AUSTRALIAN doctors could soon be subjected to regular tests to ensure their knowledge is up to scratch and they are fit to practise medicine.
In what could lead to a massive shake-up of doctor registrations, the Medical Board of Australia is preparing to release a discussion paper about options for ''revalidation'' - the regular process by which doctors have to show they are competent.
Chair of the board Joanna Flynn said she wanted to consult the public and medical profession about ways to improve regulation of doctors to ensure Australia's approach was world's best practice.
Unlike in the airline industry, there is no system of mandatory checks on performance in Australia to ensure doctors are practising safely after they enter the workforce.
Doctors are required to participate in a certain number of continuing professional development courses to maintain their registration, but these are overseen by medical colleges with no obligation to audit compliance.
Dr Flynn said that while the board was working on a new auditing system, it wanted to ensure that the current system was sufficient to protect patients.
''Our role is to manage risks that doctors may pose to the public,'' she said. ''We need to make sure everybody has the knowledge and skills they need.
''This is a question about what is good, contemporary regulatory practice.''
Any change could entail regular written tests, more patient and peer reviews and additional continuing professional development courses.
The proposal follows a global shift towards closer monitoring of doctors; Canada and the UK recently made the same move. There is also growing community concern over older doctors.
Earlier this month South Australian Coroner Mark Johns found that an 83-year-old GP had made a catastrophic medication error that resulted in the death of a 34-year-old woman.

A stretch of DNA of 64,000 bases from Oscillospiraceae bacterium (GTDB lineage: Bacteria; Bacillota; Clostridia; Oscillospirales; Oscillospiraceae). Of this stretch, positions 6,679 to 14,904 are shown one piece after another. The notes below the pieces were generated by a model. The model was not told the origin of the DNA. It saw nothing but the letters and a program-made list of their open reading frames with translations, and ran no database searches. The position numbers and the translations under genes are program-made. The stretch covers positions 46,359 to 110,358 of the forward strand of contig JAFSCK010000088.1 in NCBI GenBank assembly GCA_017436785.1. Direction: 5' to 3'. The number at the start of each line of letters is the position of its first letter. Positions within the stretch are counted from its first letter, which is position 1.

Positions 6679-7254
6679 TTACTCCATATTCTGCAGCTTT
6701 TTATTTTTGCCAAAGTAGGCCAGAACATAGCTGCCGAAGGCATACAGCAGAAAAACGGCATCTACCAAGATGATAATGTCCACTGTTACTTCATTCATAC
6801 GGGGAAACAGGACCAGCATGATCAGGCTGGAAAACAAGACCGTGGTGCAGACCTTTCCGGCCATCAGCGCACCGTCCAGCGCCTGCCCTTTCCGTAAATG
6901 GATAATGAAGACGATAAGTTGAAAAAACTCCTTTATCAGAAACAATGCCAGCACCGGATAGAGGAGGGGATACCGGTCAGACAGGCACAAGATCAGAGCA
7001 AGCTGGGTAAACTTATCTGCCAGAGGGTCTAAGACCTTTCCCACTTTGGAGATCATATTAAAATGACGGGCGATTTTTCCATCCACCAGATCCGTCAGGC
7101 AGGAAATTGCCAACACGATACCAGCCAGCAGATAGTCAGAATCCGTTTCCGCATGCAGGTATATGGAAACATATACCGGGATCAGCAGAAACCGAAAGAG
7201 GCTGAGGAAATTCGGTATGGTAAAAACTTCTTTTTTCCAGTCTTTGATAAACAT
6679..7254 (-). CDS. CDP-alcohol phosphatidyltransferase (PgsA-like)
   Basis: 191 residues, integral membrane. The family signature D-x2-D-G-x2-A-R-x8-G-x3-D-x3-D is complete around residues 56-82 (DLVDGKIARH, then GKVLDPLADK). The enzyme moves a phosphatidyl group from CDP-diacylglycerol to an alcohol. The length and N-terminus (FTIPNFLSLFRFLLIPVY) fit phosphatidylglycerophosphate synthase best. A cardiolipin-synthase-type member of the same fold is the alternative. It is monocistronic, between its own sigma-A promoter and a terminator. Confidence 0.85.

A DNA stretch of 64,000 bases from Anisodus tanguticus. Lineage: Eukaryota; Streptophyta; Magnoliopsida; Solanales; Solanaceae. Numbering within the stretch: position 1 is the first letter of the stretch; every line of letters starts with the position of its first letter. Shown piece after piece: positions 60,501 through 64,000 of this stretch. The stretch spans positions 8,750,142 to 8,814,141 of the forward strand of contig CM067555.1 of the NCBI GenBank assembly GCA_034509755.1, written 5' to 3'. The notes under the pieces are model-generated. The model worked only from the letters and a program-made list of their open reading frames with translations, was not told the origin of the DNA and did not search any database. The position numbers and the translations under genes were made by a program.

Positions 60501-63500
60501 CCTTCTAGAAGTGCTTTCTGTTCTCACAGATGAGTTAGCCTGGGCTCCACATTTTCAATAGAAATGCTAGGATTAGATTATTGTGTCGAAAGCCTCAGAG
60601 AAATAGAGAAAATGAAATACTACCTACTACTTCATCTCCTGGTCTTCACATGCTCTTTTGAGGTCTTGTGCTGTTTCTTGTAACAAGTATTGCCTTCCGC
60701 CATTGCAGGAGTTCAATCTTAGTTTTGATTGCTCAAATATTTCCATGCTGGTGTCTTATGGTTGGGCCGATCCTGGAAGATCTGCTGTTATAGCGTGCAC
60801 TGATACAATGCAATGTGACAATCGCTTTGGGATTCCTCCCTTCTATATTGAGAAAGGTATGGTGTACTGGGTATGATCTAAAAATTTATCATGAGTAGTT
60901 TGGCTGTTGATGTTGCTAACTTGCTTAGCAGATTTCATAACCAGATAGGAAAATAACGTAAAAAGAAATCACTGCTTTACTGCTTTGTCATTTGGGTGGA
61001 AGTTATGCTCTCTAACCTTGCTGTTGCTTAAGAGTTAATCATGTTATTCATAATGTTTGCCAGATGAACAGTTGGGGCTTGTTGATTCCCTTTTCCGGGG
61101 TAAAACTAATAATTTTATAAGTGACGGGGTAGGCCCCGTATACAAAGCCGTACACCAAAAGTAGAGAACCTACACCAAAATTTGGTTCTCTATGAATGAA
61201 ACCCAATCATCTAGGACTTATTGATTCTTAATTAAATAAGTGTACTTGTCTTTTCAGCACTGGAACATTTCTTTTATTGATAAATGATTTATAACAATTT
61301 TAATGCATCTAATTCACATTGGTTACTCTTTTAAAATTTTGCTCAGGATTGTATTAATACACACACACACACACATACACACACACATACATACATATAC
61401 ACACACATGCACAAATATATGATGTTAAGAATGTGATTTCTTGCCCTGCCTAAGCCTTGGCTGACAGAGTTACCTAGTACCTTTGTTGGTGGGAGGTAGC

Mr Johns said he was concerned ''that the health system in this country has reached a point where there is such a scarcity of medical practitioners that a doctor can still be practising at the age of 83 years''.
In 2010-11, 4421 Australian doctors were aged in their 70s, and 1801 were 80 or older.
There had been no change in the number of complaints against doctors to the medical board, Dr Flynn said, and any new measures would likely target doctors of all ages.
However, she said the board would look at research to see if some doctors, including older ones and those who practice alone or infrequently, were at higher risk.
Australian Medical Association president Steve Hambleton said he thought the current system worked well.
''There is no compelling need to have this conversation in Australia,'' he said. ''If for international reasons it is being discussed, then we should quite rightly discuss it, but we need to look at the questions we're trying to answer and the outcomes we're trying to deliver.''
Melbourne GP David Hore, 79, said doctors took seriously their obligation to stay up to date.
''It's so hard to measure this in black and white,'' he said. ''If you get some young person setting the exam paper, they have no concept of 50 years' experience. You can't measure that.''
Dr Hore said he had not experienced any complaints from patients.
''I've had patients say, 'You're getting a bit old, we better see a younger doctor,' and then a year or so later they come back because they're treated better here than in the big clinics. Once you show people you're capable, age doesn't come into it.''